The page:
BRUSSELS – A top European Union official warned Turkey on Tuesday that its crackdown on political opponents and the media go against EU values and give the impression that it no longer wants to join the bloc.
"I note with bitterness, I who am a friend of Turkey, that Turkey is distancing itself from Europe every day," the president of the EU's executive Commission, Jean-Claude Juncker, said.
Juncker's comments follow a week that saw 10 lawmakers from Turkey's pro-Kurdish party and nine senior staff members of the opposition Cumhuriyet newspaper arrested on alleged links to terror groups. Access to social media websites and applications also were restricted, a move seen as a bid by the government to prevent protests from being organized.
Juncker called on Turkish President Recep Tayyip Erdogan to immediately say "whether Turkey really wants to be — yes or no — a member of the European Union."
He also said Erdogan would only have himself to blame if the EU does not grant visa-free travel in Europe to Turkish citizens soon.
The visa waiver is part of a package of incentives, including fast-tracked membership talks and billions of euros for Syrian refugees in Turkey, promised to Ankara if it helps prevent mass migration to the continent.
"Mr. Erdogan will have to explain to the Turkish people why they will not be able to freely travel like all other Europeans throughout Europe, because it will be he who has not fulfilled the conditions agreed in advance," Juncker said.
His criticism comes just as the EU is set to release its latest progress report on Turkey's membership negotiations, on Wednesday.
Turkey's Foreign Ministry branded the EU criticism as "unacceptable." In a statement, the ministry accused European nations of "insistently refusing to understand Turkey's sensitivities concerning terrorism." One of the conditions for the waiving of visas is that Turkey must change its definition of "terrorism" to prevent the arrests of journalists and political opponents.
The ministry also faulted the EU for failing to press the outlawed Kurdistan Workers' Party, or PKK, to lay down its arms.
Both Turkey and the EU consider the PKK a terror organization, yet alleged PKK militants were allowed to roam freely in EU countries and to engage in anti-Turkish propaganda inside the European Parliament building, according to the statement.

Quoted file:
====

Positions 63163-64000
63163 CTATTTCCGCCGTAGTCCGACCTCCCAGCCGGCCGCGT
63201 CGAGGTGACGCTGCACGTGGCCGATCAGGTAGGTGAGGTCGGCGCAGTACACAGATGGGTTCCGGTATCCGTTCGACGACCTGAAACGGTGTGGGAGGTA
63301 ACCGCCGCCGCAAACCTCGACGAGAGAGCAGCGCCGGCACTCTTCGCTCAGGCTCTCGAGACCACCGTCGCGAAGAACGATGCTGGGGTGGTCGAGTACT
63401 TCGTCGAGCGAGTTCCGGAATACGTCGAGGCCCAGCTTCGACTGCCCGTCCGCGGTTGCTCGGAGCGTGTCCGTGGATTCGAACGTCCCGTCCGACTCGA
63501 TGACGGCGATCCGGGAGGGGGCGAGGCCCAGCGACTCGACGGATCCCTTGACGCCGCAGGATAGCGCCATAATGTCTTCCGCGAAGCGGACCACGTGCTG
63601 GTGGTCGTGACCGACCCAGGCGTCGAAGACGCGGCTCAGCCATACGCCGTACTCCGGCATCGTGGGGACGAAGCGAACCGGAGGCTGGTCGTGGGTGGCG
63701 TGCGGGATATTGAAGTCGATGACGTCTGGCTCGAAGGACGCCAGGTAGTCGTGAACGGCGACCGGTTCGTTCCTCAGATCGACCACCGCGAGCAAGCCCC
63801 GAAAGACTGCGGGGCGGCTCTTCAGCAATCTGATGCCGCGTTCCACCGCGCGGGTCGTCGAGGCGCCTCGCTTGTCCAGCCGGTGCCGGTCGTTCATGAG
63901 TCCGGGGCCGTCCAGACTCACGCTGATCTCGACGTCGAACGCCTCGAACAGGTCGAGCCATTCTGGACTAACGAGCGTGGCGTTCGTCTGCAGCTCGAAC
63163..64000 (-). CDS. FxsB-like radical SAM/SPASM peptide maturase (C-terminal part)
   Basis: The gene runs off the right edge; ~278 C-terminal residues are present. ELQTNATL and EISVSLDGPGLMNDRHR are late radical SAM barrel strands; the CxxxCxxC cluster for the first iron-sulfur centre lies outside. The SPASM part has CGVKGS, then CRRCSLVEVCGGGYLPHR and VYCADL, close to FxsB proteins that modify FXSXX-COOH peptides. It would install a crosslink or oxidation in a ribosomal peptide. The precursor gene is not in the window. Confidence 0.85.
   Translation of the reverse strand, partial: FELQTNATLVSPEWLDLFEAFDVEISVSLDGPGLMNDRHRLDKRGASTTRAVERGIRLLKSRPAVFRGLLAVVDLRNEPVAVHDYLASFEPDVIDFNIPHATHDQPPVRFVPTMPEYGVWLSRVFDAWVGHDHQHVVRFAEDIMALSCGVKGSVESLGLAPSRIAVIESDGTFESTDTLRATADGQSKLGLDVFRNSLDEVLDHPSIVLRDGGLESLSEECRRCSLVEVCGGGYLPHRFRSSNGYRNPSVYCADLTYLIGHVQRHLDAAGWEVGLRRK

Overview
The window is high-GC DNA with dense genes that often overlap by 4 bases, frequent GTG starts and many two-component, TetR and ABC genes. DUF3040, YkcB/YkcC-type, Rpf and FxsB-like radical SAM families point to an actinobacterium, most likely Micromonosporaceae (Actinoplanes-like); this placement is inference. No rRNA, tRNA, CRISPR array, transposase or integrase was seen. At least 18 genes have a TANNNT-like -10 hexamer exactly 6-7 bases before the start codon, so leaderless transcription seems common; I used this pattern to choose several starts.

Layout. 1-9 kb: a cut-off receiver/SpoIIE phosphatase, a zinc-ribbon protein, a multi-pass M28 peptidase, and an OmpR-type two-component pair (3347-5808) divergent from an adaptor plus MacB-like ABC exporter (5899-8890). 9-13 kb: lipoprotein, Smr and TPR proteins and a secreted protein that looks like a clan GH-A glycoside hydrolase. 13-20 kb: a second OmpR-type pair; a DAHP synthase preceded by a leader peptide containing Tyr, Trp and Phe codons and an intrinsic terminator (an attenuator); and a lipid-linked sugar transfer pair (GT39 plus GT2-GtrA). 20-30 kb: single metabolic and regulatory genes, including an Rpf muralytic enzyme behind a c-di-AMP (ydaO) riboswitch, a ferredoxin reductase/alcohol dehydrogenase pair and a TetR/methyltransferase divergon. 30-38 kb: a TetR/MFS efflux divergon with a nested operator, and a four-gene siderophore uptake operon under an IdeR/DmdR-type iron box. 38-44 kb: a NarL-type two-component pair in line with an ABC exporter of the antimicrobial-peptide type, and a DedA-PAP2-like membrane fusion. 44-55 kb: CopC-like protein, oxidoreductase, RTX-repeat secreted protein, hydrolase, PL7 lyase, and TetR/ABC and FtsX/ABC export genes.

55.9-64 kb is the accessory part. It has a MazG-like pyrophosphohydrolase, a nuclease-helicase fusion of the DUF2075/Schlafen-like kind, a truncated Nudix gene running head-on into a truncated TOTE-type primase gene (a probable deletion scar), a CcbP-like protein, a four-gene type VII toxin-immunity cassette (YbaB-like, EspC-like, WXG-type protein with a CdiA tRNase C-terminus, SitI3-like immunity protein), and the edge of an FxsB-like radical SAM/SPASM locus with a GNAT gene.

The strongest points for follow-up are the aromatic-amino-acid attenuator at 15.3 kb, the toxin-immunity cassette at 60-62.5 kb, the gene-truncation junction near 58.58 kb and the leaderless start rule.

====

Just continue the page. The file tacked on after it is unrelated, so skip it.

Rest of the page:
"The EU has lost its plausibility and credibility with the Turkish people on the issue of the struggle against terrorism," the statement said.
Turkey has been in talks to join the European Union since October 2005, but progress has been held up, often by political opposition and particularly due to resistance from Cyprus.
The Mediterranean island has been divided in two since 1974, when Turkish troops occupied its northern third.
But other EU countries also are opposed to the large, relatively poor and mainly Muslim country joining. Germany, notably, would prefer an alternate kind of "privileged partnership" for Turkey.
The tenuous state of Turkey's future in the EU was reflected Tuesday in the remarks of a senior German official who pointed Turks who feel politically persecuted to the possibility of seeking asylum in Germany.
Deputy Foreign Minister Michael Roth expressed the government's solidarity with "all critical spirits in Turkey" in Tuesday's edition of daily newspaper Die Welt. He added that Germany "is in principle open to all politically persecuted people. They can apply for asylum in Germany."
However, German Chancellor Angela Merkel said the priority is ensuring that no one needs to do so. Merkel also stressed that asylum applications are considered by independent institutions, not her government.
"We are working politically for a situation in Turkey that doesn't make it necessary for people to seek asylum," she said.
Merkel added that "we have received alarming signals in recent days" and Germany would continue pushing for Turkey to respect fundamental freedoms.
Speaking in the European Parliament in Brussels Tuesday, Peoples' Democratic Party (HDP) parliamentarian Ertugrul Kurkcu called for action, not just words of condemnation.
"We are at a critical moment," he warned, adding that "a very dark atmosphere of oppression" reigns over Turkey.
Fraser reported from Ankara. Geir Moulson in Berlin contributed.